All the above procedures are examples of simple yet very effective things that can significantly improve processing times and make your system run faster and more efficiently. A final word of caution though: it's very important to be careful during all these cleaning steps to make sure permanent and valuable processes and data is retained.
I trust Toni, he is a good guy who really cares about his clients and their cars. We at Epicor care a lot about our clients and are inspired by your businesses...
Watch for our next blog, “Essential CRM Add-Ons”
In a previous two-part blog we addressed the workforce today and investment in education along with a look at content development and delivery methods. With this blog, we address effective strategy for education. For years my mom said, “do it right the first time so you don’t have to go back and do things all over again” – this applies as well to having the best education programs in place by defining an effective strategy with principles presented here.
It’s important to ask the following questions when thinking about strategy for education in your company:
- What are the education programs in place at your organization – both formal and informal?
- What is the infrastructure to support the programs – is it up to the latest technology standards and practices?
- Is the education developed with solid processes such as single-sourcing, Agile development, and XML-DITA standards?
- Will your organization support the change management needed to implement effective education strategies?
Given the questions above, let’s discuss some of the key principles for your education strategy:
- Education Programs – No Single Solution – even with the hype of technology-based education such as support for learning on tablets, video casts, podcasts, and more, there is still a strong requirement for formal education. It is important to balance the use of new technologies with solid content rather than simply adding technology fluff to the experience. For example, define the learning objectives and integrate formal learning of instructor-led with informal learning such as a podcast and job aid.
- Infrastructure is Key – without a solid infrastructure to support education, there will be limited effectiveness in the development and deployment of the learning. This includes the library/repository of content, development/authoring tools, learning management system (LMS), collaboration and social platforms, and of course, the project management that brings everything together.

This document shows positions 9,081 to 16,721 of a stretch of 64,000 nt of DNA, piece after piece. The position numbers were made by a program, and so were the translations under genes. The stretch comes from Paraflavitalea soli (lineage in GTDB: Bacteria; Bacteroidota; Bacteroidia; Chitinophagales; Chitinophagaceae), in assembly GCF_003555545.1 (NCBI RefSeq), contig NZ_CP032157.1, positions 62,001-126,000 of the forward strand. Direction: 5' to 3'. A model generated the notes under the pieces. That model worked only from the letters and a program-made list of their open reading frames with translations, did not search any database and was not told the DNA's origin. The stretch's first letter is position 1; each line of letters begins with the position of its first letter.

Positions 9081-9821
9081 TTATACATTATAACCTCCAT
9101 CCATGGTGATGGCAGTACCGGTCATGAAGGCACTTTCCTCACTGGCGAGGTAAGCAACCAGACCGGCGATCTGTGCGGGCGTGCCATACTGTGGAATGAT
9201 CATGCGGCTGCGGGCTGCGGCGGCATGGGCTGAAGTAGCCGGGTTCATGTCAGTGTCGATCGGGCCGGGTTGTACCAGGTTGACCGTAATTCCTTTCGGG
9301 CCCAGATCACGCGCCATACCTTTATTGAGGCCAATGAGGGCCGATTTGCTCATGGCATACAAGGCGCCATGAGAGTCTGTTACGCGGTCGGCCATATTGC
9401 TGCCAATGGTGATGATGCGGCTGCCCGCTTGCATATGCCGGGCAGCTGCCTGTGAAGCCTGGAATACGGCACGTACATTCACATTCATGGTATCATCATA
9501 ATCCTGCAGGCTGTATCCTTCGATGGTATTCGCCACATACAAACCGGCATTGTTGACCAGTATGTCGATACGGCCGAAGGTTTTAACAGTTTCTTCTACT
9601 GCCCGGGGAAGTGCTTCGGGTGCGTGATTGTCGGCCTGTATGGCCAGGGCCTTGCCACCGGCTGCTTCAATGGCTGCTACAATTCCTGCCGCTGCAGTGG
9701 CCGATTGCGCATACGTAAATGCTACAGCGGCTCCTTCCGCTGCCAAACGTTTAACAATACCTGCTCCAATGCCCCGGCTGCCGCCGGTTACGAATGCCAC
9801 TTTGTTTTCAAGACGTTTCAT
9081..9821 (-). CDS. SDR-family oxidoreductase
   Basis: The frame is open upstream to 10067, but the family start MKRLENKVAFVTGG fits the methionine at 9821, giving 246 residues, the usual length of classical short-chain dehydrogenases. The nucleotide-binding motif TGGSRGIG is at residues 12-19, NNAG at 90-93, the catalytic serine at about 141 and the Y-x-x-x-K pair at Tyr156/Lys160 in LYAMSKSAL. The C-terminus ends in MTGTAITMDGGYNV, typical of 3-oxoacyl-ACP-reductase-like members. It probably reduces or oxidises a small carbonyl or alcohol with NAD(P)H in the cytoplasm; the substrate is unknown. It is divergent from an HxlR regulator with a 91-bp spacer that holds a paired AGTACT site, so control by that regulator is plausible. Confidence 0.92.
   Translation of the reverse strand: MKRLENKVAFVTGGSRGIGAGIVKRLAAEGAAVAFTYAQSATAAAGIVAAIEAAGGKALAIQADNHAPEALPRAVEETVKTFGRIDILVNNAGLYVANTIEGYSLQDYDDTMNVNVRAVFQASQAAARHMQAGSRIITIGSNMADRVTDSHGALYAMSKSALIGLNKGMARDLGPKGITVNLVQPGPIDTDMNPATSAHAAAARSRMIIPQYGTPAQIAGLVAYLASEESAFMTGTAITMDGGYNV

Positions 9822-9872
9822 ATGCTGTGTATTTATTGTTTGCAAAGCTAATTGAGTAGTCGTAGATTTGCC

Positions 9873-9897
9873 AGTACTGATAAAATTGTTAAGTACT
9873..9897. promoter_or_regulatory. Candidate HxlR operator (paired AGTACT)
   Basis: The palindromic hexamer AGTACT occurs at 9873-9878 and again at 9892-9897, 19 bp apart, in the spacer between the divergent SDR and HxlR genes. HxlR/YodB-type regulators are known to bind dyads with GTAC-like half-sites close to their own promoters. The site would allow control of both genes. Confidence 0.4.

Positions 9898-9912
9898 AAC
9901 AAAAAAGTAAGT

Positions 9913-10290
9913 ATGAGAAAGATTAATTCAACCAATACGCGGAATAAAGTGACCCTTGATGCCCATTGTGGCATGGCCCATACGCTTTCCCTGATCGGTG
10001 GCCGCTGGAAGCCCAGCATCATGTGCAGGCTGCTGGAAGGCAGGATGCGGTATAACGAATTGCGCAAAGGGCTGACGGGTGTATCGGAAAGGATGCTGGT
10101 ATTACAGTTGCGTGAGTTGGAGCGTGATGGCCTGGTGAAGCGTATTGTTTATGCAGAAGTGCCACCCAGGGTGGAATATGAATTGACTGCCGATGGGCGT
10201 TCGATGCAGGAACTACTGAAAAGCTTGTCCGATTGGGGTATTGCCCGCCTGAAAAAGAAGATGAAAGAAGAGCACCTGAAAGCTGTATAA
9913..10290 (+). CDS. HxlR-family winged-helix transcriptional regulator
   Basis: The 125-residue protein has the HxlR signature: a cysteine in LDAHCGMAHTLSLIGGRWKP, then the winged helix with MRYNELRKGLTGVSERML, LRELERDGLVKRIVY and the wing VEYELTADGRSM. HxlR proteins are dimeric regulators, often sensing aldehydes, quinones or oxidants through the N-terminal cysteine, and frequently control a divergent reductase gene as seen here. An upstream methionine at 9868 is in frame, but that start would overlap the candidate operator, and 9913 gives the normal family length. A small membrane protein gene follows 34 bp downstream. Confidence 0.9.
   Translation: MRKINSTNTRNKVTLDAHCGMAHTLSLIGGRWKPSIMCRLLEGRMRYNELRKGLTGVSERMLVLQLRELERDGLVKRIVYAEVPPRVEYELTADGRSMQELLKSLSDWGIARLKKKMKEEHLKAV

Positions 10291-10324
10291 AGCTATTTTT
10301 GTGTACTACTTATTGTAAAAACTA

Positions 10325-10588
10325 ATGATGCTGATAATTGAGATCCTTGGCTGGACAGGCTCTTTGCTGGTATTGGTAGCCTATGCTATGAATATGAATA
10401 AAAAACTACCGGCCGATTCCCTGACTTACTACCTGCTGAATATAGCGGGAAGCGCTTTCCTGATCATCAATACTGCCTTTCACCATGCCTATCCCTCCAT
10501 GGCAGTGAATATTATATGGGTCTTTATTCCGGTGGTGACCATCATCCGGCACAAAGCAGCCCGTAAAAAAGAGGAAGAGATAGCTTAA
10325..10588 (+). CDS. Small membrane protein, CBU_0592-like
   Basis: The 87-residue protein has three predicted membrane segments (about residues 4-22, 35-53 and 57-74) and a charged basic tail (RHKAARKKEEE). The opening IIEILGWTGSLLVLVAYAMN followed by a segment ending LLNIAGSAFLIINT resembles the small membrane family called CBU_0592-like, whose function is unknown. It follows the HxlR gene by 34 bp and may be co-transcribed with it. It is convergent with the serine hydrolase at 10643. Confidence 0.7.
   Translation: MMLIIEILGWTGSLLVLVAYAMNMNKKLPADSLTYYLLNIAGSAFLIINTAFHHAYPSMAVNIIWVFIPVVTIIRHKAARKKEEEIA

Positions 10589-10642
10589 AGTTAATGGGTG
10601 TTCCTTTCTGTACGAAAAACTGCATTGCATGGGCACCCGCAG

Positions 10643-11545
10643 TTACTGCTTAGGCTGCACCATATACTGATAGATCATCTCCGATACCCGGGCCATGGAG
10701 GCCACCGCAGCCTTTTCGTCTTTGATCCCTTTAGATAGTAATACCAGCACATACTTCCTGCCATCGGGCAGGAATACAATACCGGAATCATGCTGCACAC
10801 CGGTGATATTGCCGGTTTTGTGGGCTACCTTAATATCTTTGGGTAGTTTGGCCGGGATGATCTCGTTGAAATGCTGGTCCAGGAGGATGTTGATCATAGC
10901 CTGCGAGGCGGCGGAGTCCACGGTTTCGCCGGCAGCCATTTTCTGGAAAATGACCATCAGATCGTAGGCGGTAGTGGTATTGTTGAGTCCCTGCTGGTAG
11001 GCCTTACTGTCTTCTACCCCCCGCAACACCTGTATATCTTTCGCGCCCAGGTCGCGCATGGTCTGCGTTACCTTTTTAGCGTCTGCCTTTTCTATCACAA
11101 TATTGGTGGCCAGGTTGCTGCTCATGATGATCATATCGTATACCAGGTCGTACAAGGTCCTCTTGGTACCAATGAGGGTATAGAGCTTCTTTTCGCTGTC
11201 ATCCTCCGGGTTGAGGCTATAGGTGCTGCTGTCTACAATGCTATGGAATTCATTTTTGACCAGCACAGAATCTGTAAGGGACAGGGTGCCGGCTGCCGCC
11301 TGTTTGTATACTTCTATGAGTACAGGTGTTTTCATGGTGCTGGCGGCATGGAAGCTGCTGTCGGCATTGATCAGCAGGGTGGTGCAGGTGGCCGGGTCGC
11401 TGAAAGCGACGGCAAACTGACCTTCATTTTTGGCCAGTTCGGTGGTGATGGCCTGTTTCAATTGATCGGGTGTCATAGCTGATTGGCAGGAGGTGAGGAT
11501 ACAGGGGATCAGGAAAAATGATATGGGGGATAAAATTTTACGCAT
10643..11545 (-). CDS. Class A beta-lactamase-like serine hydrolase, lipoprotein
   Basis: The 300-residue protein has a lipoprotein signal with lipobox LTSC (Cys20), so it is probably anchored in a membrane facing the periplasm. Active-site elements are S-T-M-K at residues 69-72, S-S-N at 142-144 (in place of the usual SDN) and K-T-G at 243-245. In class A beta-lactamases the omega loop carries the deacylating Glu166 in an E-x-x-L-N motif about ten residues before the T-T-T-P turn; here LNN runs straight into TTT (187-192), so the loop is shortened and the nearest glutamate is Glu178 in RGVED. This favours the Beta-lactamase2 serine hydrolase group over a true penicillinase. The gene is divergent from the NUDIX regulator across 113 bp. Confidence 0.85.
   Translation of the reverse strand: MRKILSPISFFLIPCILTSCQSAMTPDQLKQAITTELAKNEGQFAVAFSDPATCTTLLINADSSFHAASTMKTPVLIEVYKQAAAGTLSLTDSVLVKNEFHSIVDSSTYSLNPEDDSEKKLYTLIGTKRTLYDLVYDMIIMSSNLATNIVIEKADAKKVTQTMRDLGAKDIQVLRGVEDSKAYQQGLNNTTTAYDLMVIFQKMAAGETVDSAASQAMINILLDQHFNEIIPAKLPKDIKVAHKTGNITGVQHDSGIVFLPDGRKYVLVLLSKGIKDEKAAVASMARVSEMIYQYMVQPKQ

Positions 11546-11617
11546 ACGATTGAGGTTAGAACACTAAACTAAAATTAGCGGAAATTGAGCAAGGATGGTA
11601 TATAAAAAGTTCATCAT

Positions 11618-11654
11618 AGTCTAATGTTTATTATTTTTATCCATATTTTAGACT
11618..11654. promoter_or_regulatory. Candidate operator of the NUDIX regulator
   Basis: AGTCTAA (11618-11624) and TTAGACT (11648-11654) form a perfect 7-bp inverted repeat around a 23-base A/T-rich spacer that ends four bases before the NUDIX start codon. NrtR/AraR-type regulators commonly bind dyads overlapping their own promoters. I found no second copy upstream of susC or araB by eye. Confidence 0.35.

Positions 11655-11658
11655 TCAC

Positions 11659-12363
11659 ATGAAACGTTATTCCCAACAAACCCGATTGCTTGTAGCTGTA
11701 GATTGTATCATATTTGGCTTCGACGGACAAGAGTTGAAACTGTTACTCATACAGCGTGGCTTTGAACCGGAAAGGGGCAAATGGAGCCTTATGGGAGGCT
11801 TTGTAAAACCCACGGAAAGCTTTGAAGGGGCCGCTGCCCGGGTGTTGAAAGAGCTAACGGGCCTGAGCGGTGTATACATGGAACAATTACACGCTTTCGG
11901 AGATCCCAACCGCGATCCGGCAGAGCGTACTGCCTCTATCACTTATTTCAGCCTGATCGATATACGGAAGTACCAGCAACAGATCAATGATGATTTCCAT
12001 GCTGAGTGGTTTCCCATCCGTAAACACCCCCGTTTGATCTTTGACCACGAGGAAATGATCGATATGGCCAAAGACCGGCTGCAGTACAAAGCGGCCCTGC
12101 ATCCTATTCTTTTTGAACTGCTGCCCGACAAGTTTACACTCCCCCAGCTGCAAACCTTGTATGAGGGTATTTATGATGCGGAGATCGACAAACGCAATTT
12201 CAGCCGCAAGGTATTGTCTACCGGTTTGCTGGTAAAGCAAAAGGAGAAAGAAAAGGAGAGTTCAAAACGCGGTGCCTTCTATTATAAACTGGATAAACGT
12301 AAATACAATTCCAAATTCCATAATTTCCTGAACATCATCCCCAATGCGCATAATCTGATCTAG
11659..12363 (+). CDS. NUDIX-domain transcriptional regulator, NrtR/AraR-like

- Authoring – Single Sourcing – effective content and learning requires the excellence of achieving single sourcing of content. The vast majority of companies today do not ‘do things right here’. Instead, they jump into content development without developing a single source content development plan. The ability to author in a single tool and store source in a single format (usually xml) pays dividends in translation costs, in flexibility in meeting demands for new output types, in the ability to use a central repository for your global workforce, and in the reuse of content between deliverables. Companies today achieve far greater results with single sourcing – from quality to consistency in deliverables.
- Culture of Change – organizations must embrace collaboration, ensure that people know their roles, and assign people with the right skills for their role across the company. The goal is to embrace the change needed to increase performance results across your organization. The performance results are achieved within companies that implement and support effective education strategies.
Posted by Louise Keppel, Vice President, Epicor University
Companies justify moving to a standard enterprise resource planning (ERP) solution based on a number of compelling reasons. By supporting a single system rather than several smaller and disparate systems, they can enjoy economies of scale and a single application architecture with fewer user interfaces that creates lower integration costs. And through common tasks automation (as well as easier access to more information), best practice systems and procedures allow for efficiencies not available when using multiple systems.
While the case for standardizing on a single ERP system can be relatively straightforward to make, the costs and impacts are sometimes easy to overlook. In this series of blogs, we will review a number of factors to help ensure a successful implementation. These include:
1. Build a cross-functional team
2. Set proper expectations to manage change
3. Create new business processes in sync with the new system
4. Implement in a phased approach
5. Make the necessary time and financial investment
Addressing these areas early on in the process can be the deciding factor whether the ERP implementation is a success in the long run. This blog series will highlight recommendations and the importance of each of these factors, starting with the first-- building a cross-functional team.
Creating new business processes, determining the necessary reporting, and identifying possible software customizations require input from many areas of the organization. By building a cross-functional team, companies not only improve the likelihood that all areas of the business are addressed, but also help create buy-in that can drive the overall project’s success. All cross-functional teams should include certain key organizational functions such as: project management, IT, and executive management.